Large shipment swells H1N1 vaccine inventory

Published 1:41 pm Tuesday, December 1, 2009

Target populations most at risk of Pandemic H1N1 influenza who haven’t gotten vaccinated against it should take advantage of the arrival of more than 16,000 doses of hard-to-find H1N1 vaccine in Southwest Georgia, says the region’s top Public Health official.

“The 14-county health departments in the District have received shipments of H1N1 vaccine in both the injectable form and in the nasal form,” said Southwest Health District Health Director Jacqueline Grant. “We also have thimerosal-free formula on hand for those who prefer not to use vaccine with the preservative in it.”

Decatur County’s allotment was 1,300 doses.

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Grant said shipments began arriving early Monday.

“We’ll be watching the public’s response to see if demand is high,” she said. “If the state doesn’t see much demand by the target populations, steps will begin to open it up to others who want the vaccine.”

Although the pandemic seems to be slowing—with fewer cases being reported in Georgia and nationally—residents should remain on guard.

“What we typically see in a pandemic are a series of waves,” Grant explained. “Our concern is that holiday gatherings and travel will give the influenza virus a chance to infect more people and trigger another wave.”

While most people who catch H1N1 recover at home without medical treatment, the pandemic has claimed around 4,000 lives in the United States, including nearly 600 child fatalities, according to the National Centers for Disease Control and Prevention.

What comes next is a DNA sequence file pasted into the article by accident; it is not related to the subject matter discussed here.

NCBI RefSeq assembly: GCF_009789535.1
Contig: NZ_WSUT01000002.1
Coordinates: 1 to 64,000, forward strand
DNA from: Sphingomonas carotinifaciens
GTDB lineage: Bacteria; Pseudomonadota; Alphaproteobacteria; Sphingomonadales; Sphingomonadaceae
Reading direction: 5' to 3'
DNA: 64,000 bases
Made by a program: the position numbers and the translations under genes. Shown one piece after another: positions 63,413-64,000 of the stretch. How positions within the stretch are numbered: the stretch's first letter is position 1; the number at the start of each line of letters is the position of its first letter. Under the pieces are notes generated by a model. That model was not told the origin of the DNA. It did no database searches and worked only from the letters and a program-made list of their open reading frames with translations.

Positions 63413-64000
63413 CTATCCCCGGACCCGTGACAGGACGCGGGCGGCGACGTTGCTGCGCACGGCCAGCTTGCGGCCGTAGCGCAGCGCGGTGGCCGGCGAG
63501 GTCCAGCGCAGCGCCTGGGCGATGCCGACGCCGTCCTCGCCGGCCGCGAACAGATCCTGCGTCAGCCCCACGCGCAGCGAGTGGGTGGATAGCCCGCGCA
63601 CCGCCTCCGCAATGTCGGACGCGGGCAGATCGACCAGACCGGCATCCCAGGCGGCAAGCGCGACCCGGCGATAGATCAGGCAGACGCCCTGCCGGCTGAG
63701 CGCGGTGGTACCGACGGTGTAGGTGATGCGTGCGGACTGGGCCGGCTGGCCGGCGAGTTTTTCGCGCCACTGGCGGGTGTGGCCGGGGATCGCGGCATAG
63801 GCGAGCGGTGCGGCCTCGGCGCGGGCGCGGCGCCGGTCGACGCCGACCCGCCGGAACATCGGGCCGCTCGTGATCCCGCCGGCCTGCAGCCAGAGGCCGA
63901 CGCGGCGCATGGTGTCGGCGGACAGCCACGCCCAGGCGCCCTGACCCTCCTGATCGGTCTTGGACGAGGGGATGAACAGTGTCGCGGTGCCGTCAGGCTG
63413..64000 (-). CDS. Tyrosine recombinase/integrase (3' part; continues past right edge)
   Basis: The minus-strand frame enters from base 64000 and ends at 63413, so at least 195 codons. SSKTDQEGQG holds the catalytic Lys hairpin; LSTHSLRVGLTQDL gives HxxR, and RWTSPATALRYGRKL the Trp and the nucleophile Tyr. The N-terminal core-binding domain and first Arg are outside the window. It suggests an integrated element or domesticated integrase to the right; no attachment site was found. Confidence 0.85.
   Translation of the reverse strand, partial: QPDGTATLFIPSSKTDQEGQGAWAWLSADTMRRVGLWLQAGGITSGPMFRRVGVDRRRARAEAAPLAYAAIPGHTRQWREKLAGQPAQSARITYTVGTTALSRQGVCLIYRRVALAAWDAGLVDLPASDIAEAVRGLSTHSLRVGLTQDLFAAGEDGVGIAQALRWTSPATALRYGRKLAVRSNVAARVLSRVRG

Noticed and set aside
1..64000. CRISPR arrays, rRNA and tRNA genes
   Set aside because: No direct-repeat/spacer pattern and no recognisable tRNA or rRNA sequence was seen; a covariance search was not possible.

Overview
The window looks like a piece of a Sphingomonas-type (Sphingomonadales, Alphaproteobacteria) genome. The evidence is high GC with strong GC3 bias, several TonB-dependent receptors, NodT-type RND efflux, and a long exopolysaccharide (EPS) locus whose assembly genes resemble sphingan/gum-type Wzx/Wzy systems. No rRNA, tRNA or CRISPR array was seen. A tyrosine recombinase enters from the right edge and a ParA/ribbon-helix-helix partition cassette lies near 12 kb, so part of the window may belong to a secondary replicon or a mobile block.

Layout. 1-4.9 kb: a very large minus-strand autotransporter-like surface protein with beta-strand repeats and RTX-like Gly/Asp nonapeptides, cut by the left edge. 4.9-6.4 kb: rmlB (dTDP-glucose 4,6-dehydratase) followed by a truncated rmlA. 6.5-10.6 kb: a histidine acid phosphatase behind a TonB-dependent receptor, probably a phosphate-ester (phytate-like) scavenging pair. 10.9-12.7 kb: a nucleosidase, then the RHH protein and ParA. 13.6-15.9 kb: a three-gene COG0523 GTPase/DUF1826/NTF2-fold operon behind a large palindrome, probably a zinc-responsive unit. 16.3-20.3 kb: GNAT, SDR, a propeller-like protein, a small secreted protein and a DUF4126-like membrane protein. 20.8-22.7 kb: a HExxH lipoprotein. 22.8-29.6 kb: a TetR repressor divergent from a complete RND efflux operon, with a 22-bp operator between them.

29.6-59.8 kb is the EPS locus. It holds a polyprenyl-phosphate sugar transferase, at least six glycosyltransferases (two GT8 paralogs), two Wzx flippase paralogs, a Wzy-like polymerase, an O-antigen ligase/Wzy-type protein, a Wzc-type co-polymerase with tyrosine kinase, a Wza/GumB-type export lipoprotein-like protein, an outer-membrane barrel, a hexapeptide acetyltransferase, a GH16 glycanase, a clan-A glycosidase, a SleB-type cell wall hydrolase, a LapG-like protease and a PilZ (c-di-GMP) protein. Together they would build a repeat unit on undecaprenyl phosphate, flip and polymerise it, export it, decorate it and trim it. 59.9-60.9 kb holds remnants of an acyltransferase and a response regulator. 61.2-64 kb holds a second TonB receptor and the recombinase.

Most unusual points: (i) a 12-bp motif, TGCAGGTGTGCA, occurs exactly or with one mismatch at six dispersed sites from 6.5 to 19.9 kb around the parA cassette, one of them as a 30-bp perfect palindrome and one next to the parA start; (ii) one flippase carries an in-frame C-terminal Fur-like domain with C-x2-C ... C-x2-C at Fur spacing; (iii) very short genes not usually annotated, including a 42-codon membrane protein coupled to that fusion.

“We don’t know why this virus is mild in some people and causes severe illness in others, but we do know which groups are most at risk of complications,” Grant said. “They are the priority populations slated to get the initial doses of H1N1 vaccine. We hope those who haven’t gotten vaccinated because the vaccine was so scarce or because they were waiting for the injectable vaccine will take advantage of the ample supply currently on hand in Southwest Georgia’s county health departments.”

She said some health departments are planning to offer extended-hour H1N1 clinics next Thursday to accommodate the needs of people who can’t get away during the work day for vaccinations.

“The clinics will be open until at least 7:30 p.m.,” Grant said. “You should check with your county health department first to make sure it is offering the extended-hours clinic.”

As more vaccine becomes available, additional H1N1 clinics—including school-located vaccinations–may be offered, she said. H1N1 vaccine is free, although administration fees may be charged to Medicaid or Medicare.

Private providers are offering H1N1 vaccinations. Some of them agreed to be listed on the State Department of Community Health’s Web Page,

The CDC identified the five target groups first in line to receive H1N1 vaccine as:

 Pregnant women

 Health care and emergency medical personnel

 People who live with or care for infants younger than six months

 Anyone from six months to 24 years old

 Anyone aged 25 to 64 with underlying medical conditions that put them at risk for flu-related complications

More information is available by calling local county health departments, by going online to or by calling the District’s toll-free Flu Hotline at 800-829-2255.